Mum-in-law from hell email is internet hit
BRITAIN: A British woman's email rant at her future daughter-in-law became an Internet sensation on Thursday after she accused the bride-to-be of "uncouthness and lack of grace."
In a withering message entitled "your lack of manners", Carolyn Bourne took Heidi Withers to task over her failures of etiquette and recommended she attend a finishing school "with utmost haste."
Withers, a 29-year-old personal assistant from London who is engaged to Bourne's step-son Freddie, also 29, was so shocked by the email that she sent it on to a few friends.
They forwarded the message to a few others and by Thursday it had been widely circulated on the Internet and appeared in several newspapers, with 60-year-old Bourne coming across as the mother-in-law from hell.
Bourne, who cultivates flowers for a living, berated Withers for her behaviour during a visit in April to the family home in Devon, southwest England, criticising her for staying in bed late.
She also slammed her wish for an extravagant wedding ceremony.
In the email, she told Withers it was "high time someone explained to you about good manners. Yours are obvious by their absence and I feel sorry for you."
Withers' behaviour during the visit was "staggering in its uncouthness and lack of grace," she said.
"If you want to be accepted by the wider Bourne family I suggest you take some guidance from experts with utmost haste. There are plenty of finishing schools around," she wrote.
In a detailed list of criticisms, she slammed her for lying "in bed until late morning in households that rise early" and taking extra food during meals "without being invited to."
She also urged the bride-to-be to avoid having an ostentatious wedding ceremony: "No one gets married in a castle unless they own it," she wrote, adding: "It is brash, celebrity-style behaviour."
Bourne suggested her future daughter-in-law would be an ideal candidate for "Ladette to Lady", a British reality TV show in which ill-mannered, drunken women are taught the finer points of etiquette.
Boy, 3, is Britain's youngest criminal
BRITAIN: Police caught a three-year-old boy damaging cars in a street close to his home. He has become Britain's youngest vandal, reports Daily Mail.
The toddler is an astonishing seven years below the age of criminal responsibility, said the paper.
The police could not take any action because of the boy's age as a child becomes responsible for his/her action only at the age of 10.
Daily Mail said: "The disturbing case comes just days after shocking figures revealed that as many as 3,000 criminals, including rapists, robbers and burglars, escaped punishment last year because they are too young to be prosecuted."
The virtual crime wave has sparked demands from people for the Government to mull over lowering the age of criminal responsibility.
The latest case involving the three-year-old comes as a time of increasing concern at the violence carried out by children, said the paper.
Oxford comma 'change' sparks online uproar
BRITAIN: A report that Oxford University had changed its comma rule left some punctuation alarmed, annoyed, and distraught. Passions subsided as the university said the news was imprecise, incomplete and misleading.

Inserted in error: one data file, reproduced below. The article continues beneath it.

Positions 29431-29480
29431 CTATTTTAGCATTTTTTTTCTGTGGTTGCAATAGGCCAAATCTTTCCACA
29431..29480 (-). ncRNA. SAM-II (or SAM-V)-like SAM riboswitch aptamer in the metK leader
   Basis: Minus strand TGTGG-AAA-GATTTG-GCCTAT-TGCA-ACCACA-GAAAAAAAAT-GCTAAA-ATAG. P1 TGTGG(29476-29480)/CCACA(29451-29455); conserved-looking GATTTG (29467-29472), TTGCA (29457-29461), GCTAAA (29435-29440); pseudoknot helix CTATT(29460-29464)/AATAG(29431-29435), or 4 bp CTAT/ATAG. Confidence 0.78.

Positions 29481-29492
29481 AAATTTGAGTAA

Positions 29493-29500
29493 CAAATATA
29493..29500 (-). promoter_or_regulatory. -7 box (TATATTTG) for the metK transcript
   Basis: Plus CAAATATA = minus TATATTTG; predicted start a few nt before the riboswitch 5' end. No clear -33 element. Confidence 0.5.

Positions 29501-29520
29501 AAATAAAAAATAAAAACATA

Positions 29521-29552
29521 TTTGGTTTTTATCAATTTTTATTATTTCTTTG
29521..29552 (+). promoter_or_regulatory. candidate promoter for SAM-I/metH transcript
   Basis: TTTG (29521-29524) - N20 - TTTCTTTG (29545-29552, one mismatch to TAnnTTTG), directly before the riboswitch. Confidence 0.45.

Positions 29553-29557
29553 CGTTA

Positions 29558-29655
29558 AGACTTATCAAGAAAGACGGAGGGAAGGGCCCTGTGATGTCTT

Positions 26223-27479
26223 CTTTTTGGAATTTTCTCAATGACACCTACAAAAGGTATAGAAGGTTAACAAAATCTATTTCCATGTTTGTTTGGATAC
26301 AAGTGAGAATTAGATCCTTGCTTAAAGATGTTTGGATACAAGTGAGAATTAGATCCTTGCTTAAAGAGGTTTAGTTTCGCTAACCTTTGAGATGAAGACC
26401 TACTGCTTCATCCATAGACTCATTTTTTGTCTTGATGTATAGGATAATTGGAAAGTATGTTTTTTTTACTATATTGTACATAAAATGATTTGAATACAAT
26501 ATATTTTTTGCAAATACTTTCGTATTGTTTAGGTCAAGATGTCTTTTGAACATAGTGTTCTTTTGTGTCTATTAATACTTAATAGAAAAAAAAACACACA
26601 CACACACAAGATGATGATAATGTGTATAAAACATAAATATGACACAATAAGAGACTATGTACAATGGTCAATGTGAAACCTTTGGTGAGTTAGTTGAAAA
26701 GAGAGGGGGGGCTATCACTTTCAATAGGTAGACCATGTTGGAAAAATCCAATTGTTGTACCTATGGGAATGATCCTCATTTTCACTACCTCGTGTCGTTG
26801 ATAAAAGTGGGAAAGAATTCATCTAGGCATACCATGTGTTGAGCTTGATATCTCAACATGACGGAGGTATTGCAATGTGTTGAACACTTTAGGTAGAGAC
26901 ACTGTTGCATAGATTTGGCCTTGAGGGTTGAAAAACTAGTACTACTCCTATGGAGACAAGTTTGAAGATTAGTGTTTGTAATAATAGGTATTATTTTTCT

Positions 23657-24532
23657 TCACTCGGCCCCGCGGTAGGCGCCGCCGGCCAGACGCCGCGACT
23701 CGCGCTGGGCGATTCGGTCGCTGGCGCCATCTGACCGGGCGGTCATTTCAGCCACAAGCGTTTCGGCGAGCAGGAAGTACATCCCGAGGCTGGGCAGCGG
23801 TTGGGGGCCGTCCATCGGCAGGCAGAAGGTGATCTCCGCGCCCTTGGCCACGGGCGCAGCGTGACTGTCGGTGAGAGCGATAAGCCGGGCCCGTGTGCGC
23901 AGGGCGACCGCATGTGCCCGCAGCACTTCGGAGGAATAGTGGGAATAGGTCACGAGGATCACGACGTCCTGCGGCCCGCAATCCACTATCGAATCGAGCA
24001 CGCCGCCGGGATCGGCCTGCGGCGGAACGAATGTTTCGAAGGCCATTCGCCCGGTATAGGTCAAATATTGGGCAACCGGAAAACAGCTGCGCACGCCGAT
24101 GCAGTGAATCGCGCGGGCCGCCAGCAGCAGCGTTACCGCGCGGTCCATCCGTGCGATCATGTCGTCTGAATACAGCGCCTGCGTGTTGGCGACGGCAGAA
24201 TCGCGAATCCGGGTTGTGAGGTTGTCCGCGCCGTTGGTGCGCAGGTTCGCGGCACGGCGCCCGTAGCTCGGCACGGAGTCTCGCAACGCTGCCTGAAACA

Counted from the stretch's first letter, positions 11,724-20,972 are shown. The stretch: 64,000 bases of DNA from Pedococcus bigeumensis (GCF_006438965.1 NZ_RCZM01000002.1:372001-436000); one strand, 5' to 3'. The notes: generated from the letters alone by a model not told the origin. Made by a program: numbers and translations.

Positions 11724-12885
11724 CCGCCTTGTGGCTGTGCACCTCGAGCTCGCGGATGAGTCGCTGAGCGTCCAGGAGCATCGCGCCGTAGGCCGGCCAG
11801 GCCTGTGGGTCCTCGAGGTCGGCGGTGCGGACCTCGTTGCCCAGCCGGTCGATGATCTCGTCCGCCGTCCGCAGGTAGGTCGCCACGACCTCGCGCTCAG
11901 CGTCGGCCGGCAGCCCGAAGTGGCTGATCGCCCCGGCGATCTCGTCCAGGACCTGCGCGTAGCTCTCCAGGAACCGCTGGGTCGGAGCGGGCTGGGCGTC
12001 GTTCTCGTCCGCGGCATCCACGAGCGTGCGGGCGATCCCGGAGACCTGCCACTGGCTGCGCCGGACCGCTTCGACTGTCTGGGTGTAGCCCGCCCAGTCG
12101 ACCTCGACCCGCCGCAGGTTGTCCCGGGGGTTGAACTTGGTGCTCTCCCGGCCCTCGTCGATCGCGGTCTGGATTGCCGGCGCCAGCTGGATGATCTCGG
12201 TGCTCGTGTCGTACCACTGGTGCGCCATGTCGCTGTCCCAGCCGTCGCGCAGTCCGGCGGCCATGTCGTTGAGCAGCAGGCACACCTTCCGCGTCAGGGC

Catch the difference between the two previous sentences? An "Oxford comma" was used before "and" in the first sentence, but is absent in the second.
Guides to correct style differ and the issue became heated on Twitter after reports of the Oxford comma's demise.
But have no fear, comma-philes: the Oxford comma lives.
Oxford University Press, birthplace of the Oxford comma, said that there has been no change in its century-old style, and jumped into the Twittersphere to confirm that it still follows the standard set out in "New Hart's Rules".
The only explicit permission to dispense with the Oxford comma - apparently the cause of the alarm - was in a guide for university staff on writing press releases and internal communications.
"It's not new, it's been online for several years already," said Maria Coyle in the university press office. Yet the report caused a Twitterstorm.
"For teaching me that the Oxford comma resolves ambiguity, I'd like to thank my parents, Sinead O'Connor and the Pope," said Twitter user Aaron Suggs, deftly illustrating the potential damage that can be caused to a sentence's meaning.
The kerfuffle at least answered the musical question posed by indie band Vampire Weekend: "Who gives a **** about an Oxford comma?"
Well, people like Heather Anne Halpert: "Are you people insane? The Oxford comma is what separates us from the animals."
It's scorpion on a plane
ALASKA: An airline passenger got a surprise - and some pain - when he was stung by a scorpion during a flight from Seattle to Anchorage, Alaska.
Jeff Ellis, who lives in Oregon, told KPTV he was trying to sleep on an overnight Alaska Airlines flight on June 17 when he felt something in his sleeve and tried to brush it away.
He said he felt the crawling again, looked down and saw the culprit.
"I picked my hand up and said, 'Oh, my God. That's a scorpion."'
Ellis said he grabbed the scorpion with a napkin, but not before it stung him on the elbow.
He said it caused a burning sensation.
Ellis was checked by two doctors on board and medics on the ground.
The flight originated from Austin, Texas, where Alaska Airlines officials believe the scorpion got on board.
Ellis said the airline offered him some frequent-flier miles and two round-trip tickets.